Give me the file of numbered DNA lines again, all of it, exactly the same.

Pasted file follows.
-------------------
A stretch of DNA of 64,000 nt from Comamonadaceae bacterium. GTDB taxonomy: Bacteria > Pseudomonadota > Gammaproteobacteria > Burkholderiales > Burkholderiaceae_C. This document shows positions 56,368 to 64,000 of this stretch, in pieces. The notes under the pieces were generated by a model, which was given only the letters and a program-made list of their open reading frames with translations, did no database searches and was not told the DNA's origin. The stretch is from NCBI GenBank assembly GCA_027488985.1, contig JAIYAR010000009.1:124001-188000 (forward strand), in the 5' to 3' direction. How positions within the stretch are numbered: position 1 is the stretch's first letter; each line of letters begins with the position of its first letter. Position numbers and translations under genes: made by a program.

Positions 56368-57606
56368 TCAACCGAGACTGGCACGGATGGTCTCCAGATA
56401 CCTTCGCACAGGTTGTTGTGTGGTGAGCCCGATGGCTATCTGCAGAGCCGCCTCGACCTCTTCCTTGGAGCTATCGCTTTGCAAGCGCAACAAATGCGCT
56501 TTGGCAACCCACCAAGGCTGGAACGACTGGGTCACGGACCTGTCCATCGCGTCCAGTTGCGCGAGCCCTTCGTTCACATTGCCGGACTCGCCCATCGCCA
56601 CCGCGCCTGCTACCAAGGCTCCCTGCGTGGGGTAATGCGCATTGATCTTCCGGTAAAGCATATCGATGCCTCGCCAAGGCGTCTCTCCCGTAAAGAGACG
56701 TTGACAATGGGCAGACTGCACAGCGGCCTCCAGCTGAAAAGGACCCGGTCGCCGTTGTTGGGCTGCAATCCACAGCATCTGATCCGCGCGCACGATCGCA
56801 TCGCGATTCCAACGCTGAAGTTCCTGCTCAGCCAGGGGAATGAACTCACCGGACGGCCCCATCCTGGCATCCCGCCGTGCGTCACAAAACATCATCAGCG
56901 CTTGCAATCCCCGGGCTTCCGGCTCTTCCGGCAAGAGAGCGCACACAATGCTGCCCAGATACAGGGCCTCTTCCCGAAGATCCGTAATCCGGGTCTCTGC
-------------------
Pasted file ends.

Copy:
A stretch of DNA of 64,000 nt from Comamonadaceae bacterium. GTDB taxonomy: Bacteria > Pseudomonadota > Gammaproteobacteria > Burkholderiales > Burkholderiaceae_C. This document shows positions 56,368 to 64,000 of this stretch, in pieces. The notes under the pieces were generated by a model, which was given only the letters and a program-made list of their open reading frames with translations, did no database searches and was not told the DNA's origin. The stretch is from NCBI GenBank assembly GCA_027488985.1, contig JAIYAR010000009.1:124001-188000 (forward strand), in the 5' to 3' direction. How positions within the stretch are numbered: position 1 is the stretch's first letter; each line of letters begins with the position of its first letter. Position numbers and translations under genes: made by a program.

Positions 56368-57606
56368 TCAACCGAGACTGGCACGGATGGTCTCCAGATA
56401 CCTTCGCACAGGTTGTTGTGTGGTGAGCCCGATGGCTATCTGCAGAGCCGCCTCGACCTCTTCCTTGGAGCTATCGCTTTGCAAGCGCAACAAATGCGCT
56501 TTGGCAACCCACCAAGGCTGGAACGACTGGGTCACGGACCTGTCCATCGCGTCCAGTTGCGCGAGCCCTTCGTTCACATTGCCGGACTCGCCCATCGCCA
56601 CCGCGCCTGCTACCAAGGCTCCCTGCGTGGGGTAATGCGCATTGATCTTCCGGTAAAGCATATCGATGCCTCGCCAAGGCGTCTCTCCCGTAAAGAGACG
56701 TTGACAATGGGCAGACTGCACAGCGGCCTCCAGCTGAAAAGGACCCGGTCGCCGTTGTTGGGCTGCAATCCACAGCATCTGATCCGCGCGCACGATCGCA
56801 TCGCGATTCCAACGCTGAAGTTCCTGCTCAGCCAGGGGAATGAACTCACCGGACGGCCCCATCCTGGCATCCCGCCGTGCGTCACAAAACATCATCAGCG
56901 CTTGCAATCCCCGGGCTTCCGGCTCTTCCGGCAAGAGAGCGCACACAATGCTGCCCAGATACAGGGCCTCTTCCCGAAGATCCGTAATCCGGGTCTCTGC